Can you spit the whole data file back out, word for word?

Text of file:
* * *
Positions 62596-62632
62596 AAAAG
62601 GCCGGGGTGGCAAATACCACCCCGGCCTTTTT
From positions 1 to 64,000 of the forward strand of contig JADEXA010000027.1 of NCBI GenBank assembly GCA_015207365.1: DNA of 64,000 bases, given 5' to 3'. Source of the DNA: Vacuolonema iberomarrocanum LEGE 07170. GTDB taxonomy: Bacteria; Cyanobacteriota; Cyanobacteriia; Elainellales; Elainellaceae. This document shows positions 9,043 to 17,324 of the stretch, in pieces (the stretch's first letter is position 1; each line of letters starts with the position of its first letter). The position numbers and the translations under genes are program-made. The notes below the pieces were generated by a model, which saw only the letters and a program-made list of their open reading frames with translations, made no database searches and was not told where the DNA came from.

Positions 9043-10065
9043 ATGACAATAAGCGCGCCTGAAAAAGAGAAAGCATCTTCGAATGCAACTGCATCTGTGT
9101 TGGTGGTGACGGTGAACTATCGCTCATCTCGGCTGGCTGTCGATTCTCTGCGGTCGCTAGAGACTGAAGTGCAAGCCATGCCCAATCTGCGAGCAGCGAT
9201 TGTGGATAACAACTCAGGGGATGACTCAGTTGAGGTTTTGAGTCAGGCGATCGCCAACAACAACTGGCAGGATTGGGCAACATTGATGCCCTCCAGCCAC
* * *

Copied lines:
Positions 62596-62632
62596 AAAAG
62601 GCCGGGGTGGCAAATACCACCCCGGCCTTTTT
From positions 1 to 64,000 of the forward strand of contig JADEXA010000027.1 of NCBI GenBank assembly GCA_015207365.1: DNA of 64,000 bases, given 5' to 3'. Source of the DNA: Vacuolonema iberomarrocanum LEGE 07170. GTDB taxonomy: Bacteria; Cyanobacteriota; Cyanobacteriia; Elainellales; Elainellaceae. This document shows positions 9,043 to 17,324 of the stretch, in pieces (the stretch's first letter is position 1; each line of letters starts with the position of its first letter). The position numbers and the translations under genes are program-made. The notes below the pieces were generated by a model, which saw only the letters and a program-made list of their open reading frames with translations, made no database searches and was not told where the DNA came from.

Positions 9043-10065
9043 ATGACAATAAGCGCGCCTGAAAAAGAGAAAGCATCTTCGAATGCAACTGCATCTGTGT
9101 TGGTGGTGACGGTGAACTATCGCTCATCTCGGCTGGCTGTCGATTCTCTGCGGTCGCTAGAGACTGAAGTGCAAGCCATGCCCAATCTGCGAGCAGCGAT
9201 TGTGGATAACAACTCAGGGGATGACTCAGTTGAGGTTTTGAGTCAGGCGATCGCCAACAACAACTGGCAGGATTGGGCAACATTGATGCCCTCCAGCCAC